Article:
Single Sign On Snafus in the Classroom
(or why there’s more to the challenge than meets the eye)
We received the oddest of odd reports this morning. A group of students were using our platform and three of them were unable to login as themselves, repeatedly being logged in as other students in their school.
Nearly 6 months ago we added Google-based SSO to our platform for educators. Recently, we did the same for students.
A not-insubstantial number of school boards were also supplying their students with Google-backed email addresses/logins.
It was an easy decision. Kids were frustrated by yet another login.
Today’s issue indicates that there’s no panacea for the challenges that face educators in the modern-day classroom; one replete with incongruities and obstacles that belie our ideas of what daily classroom life is like with our quaint office spaces, low latency, high bandwidth connections and reliable connectivity.
Back to today’s case, sure, the school board had attempted to fight login-creep and we did the same.
So what’s the problem?
Wait for it…
The devices themselves were shared. Therein lies the rub.
Shared devices with a single user account. D’oh!
If Student A leaves his/her Google account signed in, the next student has to be enough of a troubleshooter to think that when they authenticate through Google, simply a red button that clicks them right through to the platform, if the browser was already authenticated they’re simply logged in. Furthermore, logging out of our platform doesn’t help as their SSO for Google, their whole Google-backed identity, remains active; further flustering both educator (who has 15 other students to tend to) and the student themselves; stress in these situations can sky-rocket in an instant.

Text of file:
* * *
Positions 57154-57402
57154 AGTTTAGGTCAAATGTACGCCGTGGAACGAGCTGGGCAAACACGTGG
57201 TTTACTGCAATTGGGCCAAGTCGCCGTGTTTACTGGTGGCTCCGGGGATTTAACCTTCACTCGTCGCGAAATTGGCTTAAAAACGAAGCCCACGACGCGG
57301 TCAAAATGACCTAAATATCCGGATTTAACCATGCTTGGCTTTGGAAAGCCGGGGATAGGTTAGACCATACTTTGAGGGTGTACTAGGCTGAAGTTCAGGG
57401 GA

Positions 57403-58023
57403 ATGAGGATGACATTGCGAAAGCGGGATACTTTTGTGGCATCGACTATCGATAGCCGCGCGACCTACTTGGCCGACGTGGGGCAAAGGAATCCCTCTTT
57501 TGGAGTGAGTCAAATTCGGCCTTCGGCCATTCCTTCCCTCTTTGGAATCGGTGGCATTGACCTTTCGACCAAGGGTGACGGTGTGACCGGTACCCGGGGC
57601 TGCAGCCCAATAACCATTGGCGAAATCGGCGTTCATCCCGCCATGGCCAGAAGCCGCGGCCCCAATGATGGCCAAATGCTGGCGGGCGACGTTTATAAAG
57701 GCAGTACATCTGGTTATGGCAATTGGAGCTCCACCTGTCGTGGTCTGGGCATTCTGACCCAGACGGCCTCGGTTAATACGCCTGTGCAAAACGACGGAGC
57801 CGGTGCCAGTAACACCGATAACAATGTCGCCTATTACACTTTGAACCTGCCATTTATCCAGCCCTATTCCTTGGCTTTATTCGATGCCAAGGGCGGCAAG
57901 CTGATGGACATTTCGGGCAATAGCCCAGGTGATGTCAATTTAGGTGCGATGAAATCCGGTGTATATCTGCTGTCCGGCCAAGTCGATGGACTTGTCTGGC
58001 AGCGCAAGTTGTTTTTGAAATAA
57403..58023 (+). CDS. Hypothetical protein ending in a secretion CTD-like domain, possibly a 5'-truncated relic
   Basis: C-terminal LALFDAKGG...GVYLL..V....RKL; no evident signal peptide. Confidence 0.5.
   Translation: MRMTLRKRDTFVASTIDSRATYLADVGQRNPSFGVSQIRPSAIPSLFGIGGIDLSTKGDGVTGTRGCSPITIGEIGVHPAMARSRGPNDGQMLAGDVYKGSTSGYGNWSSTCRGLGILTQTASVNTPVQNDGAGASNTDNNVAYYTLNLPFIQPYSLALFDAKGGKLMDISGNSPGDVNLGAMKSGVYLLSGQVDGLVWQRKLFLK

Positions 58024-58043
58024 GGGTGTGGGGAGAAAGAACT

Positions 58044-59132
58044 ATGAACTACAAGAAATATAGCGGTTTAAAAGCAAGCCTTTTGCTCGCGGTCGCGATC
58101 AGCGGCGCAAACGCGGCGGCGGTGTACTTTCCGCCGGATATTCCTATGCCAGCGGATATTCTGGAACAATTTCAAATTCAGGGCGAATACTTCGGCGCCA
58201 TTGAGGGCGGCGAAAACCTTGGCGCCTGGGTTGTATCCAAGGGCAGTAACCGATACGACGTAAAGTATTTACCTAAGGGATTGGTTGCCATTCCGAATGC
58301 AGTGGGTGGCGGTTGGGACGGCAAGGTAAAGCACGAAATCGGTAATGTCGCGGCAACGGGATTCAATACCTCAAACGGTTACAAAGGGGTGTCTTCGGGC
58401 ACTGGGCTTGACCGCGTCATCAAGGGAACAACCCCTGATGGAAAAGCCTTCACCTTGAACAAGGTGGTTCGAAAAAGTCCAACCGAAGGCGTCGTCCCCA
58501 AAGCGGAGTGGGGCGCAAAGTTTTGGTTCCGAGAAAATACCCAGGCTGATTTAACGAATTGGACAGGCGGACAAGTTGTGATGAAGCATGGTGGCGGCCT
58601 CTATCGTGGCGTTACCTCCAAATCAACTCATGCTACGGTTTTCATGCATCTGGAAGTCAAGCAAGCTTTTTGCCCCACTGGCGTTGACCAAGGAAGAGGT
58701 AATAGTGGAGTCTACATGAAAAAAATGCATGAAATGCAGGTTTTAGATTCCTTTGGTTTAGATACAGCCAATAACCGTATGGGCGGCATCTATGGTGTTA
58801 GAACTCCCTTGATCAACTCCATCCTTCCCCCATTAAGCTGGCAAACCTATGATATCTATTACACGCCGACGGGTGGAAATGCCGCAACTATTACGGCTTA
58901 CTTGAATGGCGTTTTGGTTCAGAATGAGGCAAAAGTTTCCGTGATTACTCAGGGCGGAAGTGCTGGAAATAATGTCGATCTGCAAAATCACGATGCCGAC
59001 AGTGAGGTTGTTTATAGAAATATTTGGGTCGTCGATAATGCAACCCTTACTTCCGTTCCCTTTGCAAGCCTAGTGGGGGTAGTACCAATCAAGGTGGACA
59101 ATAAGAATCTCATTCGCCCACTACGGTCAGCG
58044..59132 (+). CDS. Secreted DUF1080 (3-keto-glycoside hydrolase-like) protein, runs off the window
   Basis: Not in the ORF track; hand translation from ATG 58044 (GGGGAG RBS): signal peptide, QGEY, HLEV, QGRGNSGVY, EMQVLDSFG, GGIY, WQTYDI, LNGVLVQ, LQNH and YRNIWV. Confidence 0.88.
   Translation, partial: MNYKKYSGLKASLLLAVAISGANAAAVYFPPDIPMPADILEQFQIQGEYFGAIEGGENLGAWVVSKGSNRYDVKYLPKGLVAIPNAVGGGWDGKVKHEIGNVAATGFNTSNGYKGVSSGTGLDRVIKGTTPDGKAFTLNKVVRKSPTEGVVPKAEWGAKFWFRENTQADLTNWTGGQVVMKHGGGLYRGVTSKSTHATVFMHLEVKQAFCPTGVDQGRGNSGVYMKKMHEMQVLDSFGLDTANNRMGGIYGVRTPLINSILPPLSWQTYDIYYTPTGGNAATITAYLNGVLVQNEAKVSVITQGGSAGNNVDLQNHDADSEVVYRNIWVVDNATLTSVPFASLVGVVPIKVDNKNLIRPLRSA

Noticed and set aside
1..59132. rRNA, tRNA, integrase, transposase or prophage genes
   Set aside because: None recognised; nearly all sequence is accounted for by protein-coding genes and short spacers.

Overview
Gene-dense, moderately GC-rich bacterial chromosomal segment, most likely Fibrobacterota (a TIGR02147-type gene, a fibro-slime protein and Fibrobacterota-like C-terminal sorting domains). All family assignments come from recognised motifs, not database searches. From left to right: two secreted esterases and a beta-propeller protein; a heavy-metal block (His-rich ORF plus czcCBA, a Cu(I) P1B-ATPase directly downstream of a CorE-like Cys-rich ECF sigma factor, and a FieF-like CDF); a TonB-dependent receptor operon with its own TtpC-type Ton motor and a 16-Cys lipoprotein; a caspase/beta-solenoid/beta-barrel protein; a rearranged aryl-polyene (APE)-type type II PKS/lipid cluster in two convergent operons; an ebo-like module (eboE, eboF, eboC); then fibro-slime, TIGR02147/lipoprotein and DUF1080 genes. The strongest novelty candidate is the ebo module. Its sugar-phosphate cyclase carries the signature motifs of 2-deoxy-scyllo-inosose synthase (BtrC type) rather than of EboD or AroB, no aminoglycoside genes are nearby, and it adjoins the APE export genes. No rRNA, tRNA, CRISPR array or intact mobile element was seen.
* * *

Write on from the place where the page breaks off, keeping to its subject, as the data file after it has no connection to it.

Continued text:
I’m not writing today with a solution for the above case, and certainly not some kind of new proposal, but rather with an admission that each solution often presents a new problem, especially when it comes to facilitating simple ease-of-access to what could be potentially private, personal information. I certainly wouldn’t want anyone to have unfettered access to my school work.
In addition to that, I never cease to be humbled by the reality our educators face on a daily basis. It’s a minefield, one I hope is rewarding, but one for which I am not equipped to handle and can only stand back in awe and watch those souls that tackle the challenge with such heart and passion.